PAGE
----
Asphalt leads way to change City to fix streets as way to upgrade neighborhoods

February 14, 1993|By Peter Jensen | Peter Jensen,Staff Writer

Witness how the condition of a street can reflect the squalor of the surrounding neighborhood: Neglect and poverty are mirrored in the furrows and potholes on West Baltimore's Lafayette Avenue.

From Fremont Avenue to Division Street, about half the rowhouses are boarded up with plywood to keep out drug dealers, thieves, and worse. Litter clutters the sidewalks along this five-block area and spills across the vacant lots.

Life in Upton can be broken and cruel: unemployment, destitution and crime are as harmful to a community as the

pounding traffic that has cracked and pitted the weary pavement.

This spring, city government is looking to rejuvenate this neighborhood with an unlikely formula -- crushed stone and asphalt. Its primary tool is a $5 million experimental program aimed at fixing up streets like Lafayette Avenue, and in the process, helping repair some of Baltimore's most economically disadvantaged neighborhoods.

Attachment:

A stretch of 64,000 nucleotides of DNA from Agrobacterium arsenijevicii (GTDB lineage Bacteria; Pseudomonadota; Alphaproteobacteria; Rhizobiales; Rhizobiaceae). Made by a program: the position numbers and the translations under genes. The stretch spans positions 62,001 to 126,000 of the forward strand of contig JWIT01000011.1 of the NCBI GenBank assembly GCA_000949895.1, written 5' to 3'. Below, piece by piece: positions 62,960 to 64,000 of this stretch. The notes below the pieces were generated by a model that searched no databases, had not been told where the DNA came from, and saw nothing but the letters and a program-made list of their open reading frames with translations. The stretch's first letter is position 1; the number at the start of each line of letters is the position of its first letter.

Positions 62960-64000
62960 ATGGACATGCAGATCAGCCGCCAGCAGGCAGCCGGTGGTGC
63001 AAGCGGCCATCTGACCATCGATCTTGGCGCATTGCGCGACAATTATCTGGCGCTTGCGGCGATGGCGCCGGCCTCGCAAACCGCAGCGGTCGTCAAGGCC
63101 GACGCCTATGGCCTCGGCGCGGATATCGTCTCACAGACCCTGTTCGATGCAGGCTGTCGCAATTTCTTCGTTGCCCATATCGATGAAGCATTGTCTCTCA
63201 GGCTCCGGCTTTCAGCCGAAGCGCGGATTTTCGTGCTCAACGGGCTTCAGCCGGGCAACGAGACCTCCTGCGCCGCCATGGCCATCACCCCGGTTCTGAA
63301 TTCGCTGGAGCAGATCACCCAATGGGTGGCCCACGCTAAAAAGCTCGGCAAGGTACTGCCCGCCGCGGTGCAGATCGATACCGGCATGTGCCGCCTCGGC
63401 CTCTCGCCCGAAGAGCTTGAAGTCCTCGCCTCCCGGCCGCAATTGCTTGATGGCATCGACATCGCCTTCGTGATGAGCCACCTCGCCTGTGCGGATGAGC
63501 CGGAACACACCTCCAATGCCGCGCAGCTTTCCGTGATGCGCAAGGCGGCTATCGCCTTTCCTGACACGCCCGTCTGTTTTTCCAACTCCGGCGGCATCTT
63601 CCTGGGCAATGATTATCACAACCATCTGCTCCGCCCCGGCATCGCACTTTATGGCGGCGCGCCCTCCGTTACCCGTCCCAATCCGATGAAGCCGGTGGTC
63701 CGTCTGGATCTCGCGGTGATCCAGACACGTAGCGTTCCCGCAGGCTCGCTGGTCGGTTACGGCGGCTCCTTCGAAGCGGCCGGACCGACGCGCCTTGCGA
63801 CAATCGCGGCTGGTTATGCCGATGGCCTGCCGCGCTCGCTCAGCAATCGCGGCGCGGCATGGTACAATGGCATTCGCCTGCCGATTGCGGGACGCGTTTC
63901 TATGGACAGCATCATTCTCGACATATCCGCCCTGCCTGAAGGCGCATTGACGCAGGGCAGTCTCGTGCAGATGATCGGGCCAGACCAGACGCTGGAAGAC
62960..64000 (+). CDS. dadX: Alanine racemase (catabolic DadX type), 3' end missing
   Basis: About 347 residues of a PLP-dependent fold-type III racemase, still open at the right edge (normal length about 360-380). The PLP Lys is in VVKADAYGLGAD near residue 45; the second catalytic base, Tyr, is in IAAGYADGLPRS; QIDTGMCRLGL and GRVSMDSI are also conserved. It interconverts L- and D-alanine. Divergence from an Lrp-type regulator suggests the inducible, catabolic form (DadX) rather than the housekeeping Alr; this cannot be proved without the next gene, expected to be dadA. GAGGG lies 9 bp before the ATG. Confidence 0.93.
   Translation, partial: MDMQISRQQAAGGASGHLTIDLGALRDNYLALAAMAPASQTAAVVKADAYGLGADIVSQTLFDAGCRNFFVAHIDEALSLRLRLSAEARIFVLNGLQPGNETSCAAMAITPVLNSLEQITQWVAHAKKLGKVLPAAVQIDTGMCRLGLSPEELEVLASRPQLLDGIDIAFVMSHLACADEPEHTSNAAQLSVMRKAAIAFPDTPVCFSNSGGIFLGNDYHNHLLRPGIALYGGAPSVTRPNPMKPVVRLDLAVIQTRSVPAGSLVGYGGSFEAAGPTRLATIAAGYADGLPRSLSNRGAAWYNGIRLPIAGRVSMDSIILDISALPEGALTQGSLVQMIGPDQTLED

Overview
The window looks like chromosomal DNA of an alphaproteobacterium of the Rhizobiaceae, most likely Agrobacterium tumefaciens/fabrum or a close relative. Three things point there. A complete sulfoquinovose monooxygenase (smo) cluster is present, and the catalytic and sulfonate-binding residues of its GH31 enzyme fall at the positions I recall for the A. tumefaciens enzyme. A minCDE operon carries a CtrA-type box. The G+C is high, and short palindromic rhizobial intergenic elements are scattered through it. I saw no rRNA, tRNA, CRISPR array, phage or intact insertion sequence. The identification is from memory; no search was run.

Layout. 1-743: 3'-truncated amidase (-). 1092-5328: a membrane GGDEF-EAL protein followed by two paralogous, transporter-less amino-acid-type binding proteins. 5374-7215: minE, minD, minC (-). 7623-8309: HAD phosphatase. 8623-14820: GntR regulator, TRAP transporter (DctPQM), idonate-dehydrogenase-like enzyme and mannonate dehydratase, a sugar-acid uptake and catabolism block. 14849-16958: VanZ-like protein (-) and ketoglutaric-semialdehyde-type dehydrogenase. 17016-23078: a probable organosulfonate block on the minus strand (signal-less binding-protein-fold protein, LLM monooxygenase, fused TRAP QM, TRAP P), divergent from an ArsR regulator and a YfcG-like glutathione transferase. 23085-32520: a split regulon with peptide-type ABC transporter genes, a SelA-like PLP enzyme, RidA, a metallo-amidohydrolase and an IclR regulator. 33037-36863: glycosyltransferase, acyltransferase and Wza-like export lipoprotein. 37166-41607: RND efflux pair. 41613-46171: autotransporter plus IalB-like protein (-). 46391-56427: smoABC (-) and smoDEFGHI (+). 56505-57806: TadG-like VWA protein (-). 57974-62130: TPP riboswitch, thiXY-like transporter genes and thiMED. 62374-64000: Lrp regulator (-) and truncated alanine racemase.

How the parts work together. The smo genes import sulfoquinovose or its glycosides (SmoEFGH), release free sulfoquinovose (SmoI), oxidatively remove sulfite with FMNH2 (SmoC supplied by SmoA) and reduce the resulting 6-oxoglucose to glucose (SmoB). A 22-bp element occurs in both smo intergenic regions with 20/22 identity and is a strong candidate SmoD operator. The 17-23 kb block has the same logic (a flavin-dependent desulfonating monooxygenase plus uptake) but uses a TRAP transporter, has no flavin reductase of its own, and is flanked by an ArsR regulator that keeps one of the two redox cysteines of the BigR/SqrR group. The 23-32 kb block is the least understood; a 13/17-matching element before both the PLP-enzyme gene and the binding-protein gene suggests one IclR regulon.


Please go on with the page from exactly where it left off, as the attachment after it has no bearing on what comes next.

"We have a marriage of two ideas -- road resurfacing, where we have enormous needs, and the serious needs in housing for the city," said James W. Causey, head of Baltimore's traffic division. "This is an idea of merging needs in a way that the federal government can recognize and support."

The theory behind the program is that a street in disrepair sends a message that City Hall does not care.

"Resurfacing a street is a signal to a neighborhood that somebody cares," said Peter N. Marudas, an aide to Mayor Kurt L. Schmoke. "If you drive down a pothole-ridden street or the gutters aren't taken care of, it's devitalizing."

Advocates argue that the street is the equivalent of a driveway, front yard, children's playground, social center for a city neighborhood and the first thing that visitors see. An attractive appearance is often crucial to luring business investment.